If you want to find a safe neighborhood to live in, choose one where the residents trust each other — and have a lot of dogs to walk.
In a study conducted in Columbus, researchers found that neighborhoods with more dogs had lower rates of homicide, robbery and, to a lesser extent, aggravated assaults compared to areas with fewer dogs, at least when residents also had high levels of trust in each other.
The results suggest that people walking their dogs puts more “eyes on the street,” which can discourage crime, said Nicolo Pinchak, lead author of the study and a doctoral student in sociology at The Ohio State University.
“People walking their dogs are essentially patrolling their neighborhoods,” Pinchak said. “They see when things are not right, and when there are suspect outsiders in the area. It can be a crime deterrent.”
The study was published recently in the journal Social Forces.
Sociologists have long theorized that a combination of mutual trust and local surveillance among residents of a neighborhood can deter criminals, said study co-author Christopher Browning, a professor of sociology at Ohio State.
But there hasn’t been a good measure of how residents provide surveillance of neighborhood streets. “We thought that dog walking probably captures that pretty well, which is one reason why we decided to do this study,” Browning said.
For the study, researchers looked at crime statistics from 2014 to 2016 for 595 census block groups — the equivalent of neighborhoods — in the Columbus area.
They obtained survey data from a marketing firm that asked Columbus residents in 2013 if they had a dog in their household.
Finally, they used data from the Adolescent Health and Development in Context study (which Browning runs) to measure trust in individual neighborhoods. As part of that study, residents were asked to rate how much they agreed that “people on the streets can be trusted” in their neighborhoods.
Research has shown that trust among neighbors is an important part of deterring crime, because it suggests residents will help each other when facing a threat and have a sense of “collective efficacy” that they can have a positive impact on their area, Pinchak said.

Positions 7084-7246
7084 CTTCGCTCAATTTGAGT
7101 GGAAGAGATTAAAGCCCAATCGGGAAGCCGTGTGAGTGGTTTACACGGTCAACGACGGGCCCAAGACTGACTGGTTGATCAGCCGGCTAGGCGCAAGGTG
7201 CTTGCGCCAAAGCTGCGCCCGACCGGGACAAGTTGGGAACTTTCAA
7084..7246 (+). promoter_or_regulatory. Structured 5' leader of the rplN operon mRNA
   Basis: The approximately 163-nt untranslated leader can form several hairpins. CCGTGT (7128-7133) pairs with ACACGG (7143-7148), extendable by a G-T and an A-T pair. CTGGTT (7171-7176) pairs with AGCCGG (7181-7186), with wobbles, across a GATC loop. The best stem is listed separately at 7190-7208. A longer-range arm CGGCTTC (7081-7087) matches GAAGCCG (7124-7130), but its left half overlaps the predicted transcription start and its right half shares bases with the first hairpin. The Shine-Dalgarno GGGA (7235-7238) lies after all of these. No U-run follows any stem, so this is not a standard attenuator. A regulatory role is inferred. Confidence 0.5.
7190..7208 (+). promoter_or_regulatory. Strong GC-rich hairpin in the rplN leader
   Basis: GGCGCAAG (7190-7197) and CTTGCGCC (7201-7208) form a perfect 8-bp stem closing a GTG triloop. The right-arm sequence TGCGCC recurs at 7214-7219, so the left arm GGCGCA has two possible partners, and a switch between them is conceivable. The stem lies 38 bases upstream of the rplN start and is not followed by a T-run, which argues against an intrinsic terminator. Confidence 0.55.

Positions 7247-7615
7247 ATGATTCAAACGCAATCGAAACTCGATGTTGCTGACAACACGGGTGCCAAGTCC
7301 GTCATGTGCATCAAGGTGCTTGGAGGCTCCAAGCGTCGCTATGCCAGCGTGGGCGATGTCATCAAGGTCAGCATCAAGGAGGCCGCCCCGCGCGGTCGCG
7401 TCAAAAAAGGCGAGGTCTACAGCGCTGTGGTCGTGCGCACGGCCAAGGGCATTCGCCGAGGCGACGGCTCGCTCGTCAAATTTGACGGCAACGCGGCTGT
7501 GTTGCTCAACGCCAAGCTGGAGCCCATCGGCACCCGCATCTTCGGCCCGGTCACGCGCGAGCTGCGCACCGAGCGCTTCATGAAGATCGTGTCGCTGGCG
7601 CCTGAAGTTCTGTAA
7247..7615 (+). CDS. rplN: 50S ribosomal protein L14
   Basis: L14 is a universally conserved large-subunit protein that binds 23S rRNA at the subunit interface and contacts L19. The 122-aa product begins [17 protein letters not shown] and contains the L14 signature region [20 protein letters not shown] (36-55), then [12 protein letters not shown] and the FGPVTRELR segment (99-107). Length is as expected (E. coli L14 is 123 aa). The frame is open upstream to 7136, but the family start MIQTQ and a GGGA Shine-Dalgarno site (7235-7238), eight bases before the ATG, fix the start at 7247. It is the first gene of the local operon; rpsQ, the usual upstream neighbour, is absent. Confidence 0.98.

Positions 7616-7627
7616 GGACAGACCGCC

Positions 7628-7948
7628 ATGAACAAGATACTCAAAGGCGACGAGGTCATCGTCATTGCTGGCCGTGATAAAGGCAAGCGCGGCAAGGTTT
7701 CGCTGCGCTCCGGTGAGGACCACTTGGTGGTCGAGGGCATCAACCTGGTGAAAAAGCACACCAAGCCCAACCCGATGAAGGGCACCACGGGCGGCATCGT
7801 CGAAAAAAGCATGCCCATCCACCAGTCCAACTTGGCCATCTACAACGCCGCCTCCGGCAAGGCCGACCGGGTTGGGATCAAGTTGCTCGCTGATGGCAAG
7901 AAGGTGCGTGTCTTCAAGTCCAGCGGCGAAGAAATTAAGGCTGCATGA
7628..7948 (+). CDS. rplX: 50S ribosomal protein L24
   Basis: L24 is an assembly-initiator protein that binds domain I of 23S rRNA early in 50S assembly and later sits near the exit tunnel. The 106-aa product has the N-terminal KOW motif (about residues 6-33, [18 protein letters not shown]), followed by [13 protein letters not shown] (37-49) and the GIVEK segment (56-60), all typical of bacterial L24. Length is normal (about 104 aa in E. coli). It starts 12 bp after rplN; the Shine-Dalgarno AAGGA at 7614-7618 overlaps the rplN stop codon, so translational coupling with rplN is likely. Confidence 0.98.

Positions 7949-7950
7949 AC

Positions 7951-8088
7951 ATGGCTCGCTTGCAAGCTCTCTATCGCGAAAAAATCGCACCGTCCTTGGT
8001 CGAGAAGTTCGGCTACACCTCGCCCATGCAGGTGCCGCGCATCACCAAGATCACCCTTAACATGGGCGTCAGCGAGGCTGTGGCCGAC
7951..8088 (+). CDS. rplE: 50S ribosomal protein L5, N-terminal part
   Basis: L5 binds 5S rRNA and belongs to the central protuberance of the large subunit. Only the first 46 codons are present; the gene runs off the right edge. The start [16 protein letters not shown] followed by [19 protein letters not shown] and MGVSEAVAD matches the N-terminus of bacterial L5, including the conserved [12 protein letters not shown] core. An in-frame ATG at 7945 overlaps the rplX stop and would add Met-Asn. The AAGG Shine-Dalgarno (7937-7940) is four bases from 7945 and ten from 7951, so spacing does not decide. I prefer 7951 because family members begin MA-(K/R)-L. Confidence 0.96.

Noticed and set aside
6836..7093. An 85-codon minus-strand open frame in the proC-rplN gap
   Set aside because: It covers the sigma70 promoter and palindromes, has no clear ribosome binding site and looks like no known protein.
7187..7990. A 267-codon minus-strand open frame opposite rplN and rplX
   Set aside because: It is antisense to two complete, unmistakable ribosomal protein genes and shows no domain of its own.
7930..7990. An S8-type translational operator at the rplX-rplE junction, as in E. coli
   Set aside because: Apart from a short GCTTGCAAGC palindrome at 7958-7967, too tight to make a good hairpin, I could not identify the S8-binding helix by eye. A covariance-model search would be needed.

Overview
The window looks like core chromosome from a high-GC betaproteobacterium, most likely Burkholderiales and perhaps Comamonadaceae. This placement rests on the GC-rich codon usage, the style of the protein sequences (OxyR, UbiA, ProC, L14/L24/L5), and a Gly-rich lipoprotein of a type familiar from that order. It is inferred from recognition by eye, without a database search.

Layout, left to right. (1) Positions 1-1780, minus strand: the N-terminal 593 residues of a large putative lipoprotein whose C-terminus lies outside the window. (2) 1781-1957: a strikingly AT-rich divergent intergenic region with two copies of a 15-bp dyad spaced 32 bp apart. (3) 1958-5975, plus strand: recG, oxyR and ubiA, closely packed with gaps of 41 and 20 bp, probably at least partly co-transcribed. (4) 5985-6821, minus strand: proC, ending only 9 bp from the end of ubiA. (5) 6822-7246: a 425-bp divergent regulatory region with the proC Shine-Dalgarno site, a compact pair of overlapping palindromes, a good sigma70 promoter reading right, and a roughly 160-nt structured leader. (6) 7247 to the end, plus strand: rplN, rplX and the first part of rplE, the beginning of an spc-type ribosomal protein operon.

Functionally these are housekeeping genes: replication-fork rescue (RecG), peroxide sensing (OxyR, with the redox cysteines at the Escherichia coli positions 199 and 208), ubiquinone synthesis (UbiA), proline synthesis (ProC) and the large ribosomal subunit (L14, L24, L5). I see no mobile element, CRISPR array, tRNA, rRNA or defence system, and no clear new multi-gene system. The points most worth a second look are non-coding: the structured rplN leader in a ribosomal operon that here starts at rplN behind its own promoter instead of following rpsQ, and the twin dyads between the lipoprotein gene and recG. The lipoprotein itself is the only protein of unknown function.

Results of this study showed, as expected, that neighborhoods with high levels of trust had lower levels of homicide, robbery and aggravated assaults when compared to neighborhoods with low levels of trust.
But among high-trust neighborhoods, those with high concentrations of dogs showed an additional drop in crime compared to those with low concentrations of dogs.
Among the high-trust neighborhoods, neighborhoods high in dog concentration had about two-thirds the robbery rates of those low in dog concentration and about half the homicide rates, the study found.
It really has to do with the dog walking, Pinchak said.
“Trust doesn’t help neighborhoods as much if you don’t have people out there on the streets noticing what is going on. That’s what dog walking does,” Pinchak said. And that’s why dogs have a crime-fighting advantage over cats and other pets that don’t need walking.
“When people are out walking their dogs, they have conversations, they pet each other’s dogs. Sometimes they know the dog’s name and not even the owners. They learn what’s going on and can spot potential problems.”
Results showed that the trust and dog-walking combination helped reduce street crimes: those crimes like homicides and robberies that tend to occur in public locations, including streets and sidewalks.
The study found that more dogs in a neighborhood was also related to fewer property crimes, like burglaries, irrespective of how much residents trust each other, Pinchak said.
That’s because barking and visible dogs can keep criminals away from buildings where the dogs are found — and neighborhood trust and surveillance is not needed as a factor, as it is in street crimes.
The protective effect of dogs and trust was found even when a wide range of other factors related to crime was taken into account, including the proportion of young males in the neighborhood, residential instability and socioeconomic status.
Overall, the results suggest that it is beneficial to have a lot of trust in your neighbors to prevent crime — particularly if you add a lot of dogs and dog walkers.
“There has already been a lot of research that shows dogs are good for the health and well-being of their human companions,” Pinchak said.
“Our study adds another reason why dogs are good for us.”
Pinchak and Browning are members of Ohio State’s Institute for Population Research, which supported the study.
Other co-authors of the study were Bethany Boettner of Ohio State, and Catherine Calder and Jake Tarrence of the University of Texas at Austin.
The study was based on work supported by the National Science Foundation. The Adolescent Health and Development in Context study is funded by the National Institute on Drug Abuse, the Eunice Kennedy Shriver National Institute on Child Health and Human Development, and the William T. Grant Foundation.
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